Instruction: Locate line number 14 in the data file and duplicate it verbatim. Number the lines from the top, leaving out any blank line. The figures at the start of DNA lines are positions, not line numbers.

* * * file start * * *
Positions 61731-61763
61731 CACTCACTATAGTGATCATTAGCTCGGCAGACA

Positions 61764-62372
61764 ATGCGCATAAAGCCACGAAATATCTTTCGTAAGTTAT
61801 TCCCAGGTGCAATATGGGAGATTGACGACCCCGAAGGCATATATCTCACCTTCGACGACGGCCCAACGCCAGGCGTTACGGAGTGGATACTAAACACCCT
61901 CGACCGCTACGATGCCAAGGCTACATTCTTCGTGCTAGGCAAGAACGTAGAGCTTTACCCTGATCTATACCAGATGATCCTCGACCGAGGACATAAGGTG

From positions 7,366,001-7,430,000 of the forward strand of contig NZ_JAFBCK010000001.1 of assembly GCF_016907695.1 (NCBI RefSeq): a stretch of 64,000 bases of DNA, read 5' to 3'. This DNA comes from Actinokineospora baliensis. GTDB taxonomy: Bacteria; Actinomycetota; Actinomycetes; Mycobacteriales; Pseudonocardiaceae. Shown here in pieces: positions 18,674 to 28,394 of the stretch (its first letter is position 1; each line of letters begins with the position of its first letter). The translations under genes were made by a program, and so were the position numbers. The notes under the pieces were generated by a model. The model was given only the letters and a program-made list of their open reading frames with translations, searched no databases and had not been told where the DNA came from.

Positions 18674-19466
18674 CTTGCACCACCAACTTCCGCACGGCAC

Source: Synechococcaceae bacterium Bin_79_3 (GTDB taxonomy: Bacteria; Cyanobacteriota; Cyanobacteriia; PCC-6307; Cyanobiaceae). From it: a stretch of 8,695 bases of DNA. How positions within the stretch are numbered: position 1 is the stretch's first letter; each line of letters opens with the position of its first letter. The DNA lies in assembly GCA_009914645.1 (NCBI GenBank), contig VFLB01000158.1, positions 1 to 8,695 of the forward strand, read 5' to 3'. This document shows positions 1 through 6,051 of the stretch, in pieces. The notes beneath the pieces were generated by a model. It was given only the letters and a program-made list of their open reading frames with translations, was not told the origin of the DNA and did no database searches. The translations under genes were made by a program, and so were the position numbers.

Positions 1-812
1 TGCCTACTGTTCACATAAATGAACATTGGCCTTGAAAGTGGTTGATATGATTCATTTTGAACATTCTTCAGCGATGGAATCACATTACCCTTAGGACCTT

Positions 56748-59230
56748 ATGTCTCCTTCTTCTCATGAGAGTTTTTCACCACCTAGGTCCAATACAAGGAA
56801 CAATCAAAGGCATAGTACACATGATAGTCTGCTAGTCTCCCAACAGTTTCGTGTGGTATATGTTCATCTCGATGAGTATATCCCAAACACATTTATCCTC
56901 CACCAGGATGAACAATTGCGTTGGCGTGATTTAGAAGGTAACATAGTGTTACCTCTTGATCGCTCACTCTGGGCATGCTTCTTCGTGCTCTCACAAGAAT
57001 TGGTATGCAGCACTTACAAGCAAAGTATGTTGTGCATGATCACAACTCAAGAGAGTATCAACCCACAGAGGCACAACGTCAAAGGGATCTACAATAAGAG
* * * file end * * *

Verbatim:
56748 ATGTCTCCTTCTTCTCATGAGAGTTTTTCACCACCTAGGTCCAATACAAGGAA